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Br. Jerome: Reflection on the Holy Rule. Oct 14

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  • Michael LoPiccolo
    +PAX Please pray for a brother-in-law of Sister Mary Joseph. He was just diagnosed with cancer. Fortunately, it s not a terribly aggressive type and the Drs.
    Message 1 of 1 , Oct 13, 2007

      Please pray for a brother-in-law of Sister Mary Joseph. He was just
      diagnosed with cancer. Fortunately, it's not a terribly aggressive
      type and the Drs. are certain they can treat him for it, but it will
      mean radiation and chemotherapy. He just started a new job about a
      year ago, so this is difficult for him at this time. We pray for a
      quick healing.

      Please pray for Bernice suffering from cancer of the throat. Marie
      is in her 80s and having lung and heart problems. Jan suffering from
      depression and alcohol addiction. Carmen moved to a long care health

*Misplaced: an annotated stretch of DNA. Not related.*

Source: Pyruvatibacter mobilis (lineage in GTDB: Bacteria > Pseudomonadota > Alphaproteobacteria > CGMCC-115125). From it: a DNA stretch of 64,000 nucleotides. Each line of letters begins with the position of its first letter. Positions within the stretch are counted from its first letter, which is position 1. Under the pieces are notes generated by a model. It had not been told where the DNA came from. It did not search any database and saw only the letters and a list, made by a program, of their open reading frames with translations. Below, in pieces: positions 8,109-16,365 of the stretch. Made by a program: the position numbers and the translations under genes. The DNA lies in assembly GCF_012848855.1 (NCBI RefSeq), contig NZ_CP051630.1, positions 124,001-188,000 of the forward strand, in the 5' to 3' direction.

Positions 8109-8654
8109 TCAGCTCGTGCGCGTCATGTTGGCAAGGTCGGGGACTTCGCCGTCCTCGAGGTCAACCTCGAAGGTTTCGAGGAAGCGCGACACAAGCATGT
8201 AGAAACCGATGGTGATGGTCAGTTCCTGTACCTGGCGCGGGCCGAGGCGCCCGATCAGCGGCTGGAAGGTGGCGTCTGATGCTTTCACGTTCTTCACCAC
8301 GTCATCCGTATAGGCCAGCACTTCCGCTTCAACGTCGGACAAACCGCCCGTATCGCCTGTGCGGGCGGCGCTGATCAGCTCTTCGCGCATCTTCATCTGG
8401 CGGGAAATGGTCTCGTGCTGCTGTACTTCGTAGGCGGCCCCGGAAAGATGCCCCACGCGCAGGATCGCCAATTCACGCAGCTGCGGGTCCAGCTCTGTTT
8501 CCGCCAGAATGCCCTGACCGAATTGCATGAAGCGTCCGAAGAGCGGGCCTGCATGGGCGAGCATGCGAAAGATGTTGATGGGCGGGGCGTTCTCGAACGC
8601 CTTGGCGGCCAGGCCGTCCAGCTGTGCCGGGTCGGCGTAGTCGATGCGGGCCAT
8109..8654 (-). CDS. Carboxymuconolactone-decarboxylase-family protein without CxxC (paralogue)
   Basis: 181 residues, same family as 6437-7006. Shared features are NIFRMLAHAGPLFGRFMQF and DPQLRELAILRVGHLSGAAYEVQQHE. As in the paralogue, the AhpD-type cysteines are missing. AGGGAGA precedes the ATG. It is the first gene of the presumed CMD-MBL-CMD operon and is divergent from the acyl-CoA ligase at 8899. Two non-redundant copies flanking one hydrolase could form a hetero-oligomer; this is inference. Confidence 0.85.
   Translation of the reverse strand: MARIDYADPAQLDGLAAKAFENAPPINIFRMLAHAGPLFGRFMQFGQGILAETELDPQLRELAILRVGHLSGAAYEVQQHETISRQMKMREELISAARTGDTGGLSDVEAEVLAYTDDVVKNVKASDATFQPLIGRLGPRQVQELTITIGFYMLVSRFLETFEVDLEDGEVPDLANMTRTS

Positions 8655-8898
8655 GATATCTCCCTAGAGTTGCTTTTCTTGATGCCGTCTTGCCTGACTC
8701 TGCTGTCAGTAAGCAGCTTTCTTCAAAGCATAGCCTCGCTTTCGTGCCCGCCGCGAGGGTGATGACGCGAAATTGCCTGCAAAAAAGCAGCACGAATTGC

facility and having problems adjusting. Mark suffering from

      +Please pray that Divine Mercy will shine upon all those who have
      taken their own lives.+

      Please pray for all those whose prayer requests were not able to be
      posted for whatever reason. God is outside of time and our prayers
      are never, ever late. Lord, help us all as You know and will. God's
      will is best. All is mercy and grace. God is never absent, praise
      Him! Thanks so much. JL

      Until the return of our good Brother Jerome please bless me with
      your prayer requests at:

      February 13, June 14, October 14
      Chapter 11: How the Night Office Is to Be Said on Sundays

      On Sunday the hour of rising for the Night Office should be
      earlier. In that Office let the measure already prescribed be kept,
      namely the singing of six Psalms and a verse.
      Then let all be seated on the benches in their proper order while
      the lessons and their responsories are read from the book, as we
      said above. These shall be four in number,
      with the chanter saying the "Glory be to the Father" in the fourth
      responsory only, and all rising reverently as soon as he begins it.

      After these lessons let six more Psalms with antiphons follow in
      order, as before, and a verse; and then let four more lessons be
      read with their responsories in the same way as the former.

      After these let there be three canticles from the book of the
      Prophets, as the Abbot shall appoint, and let these canticles be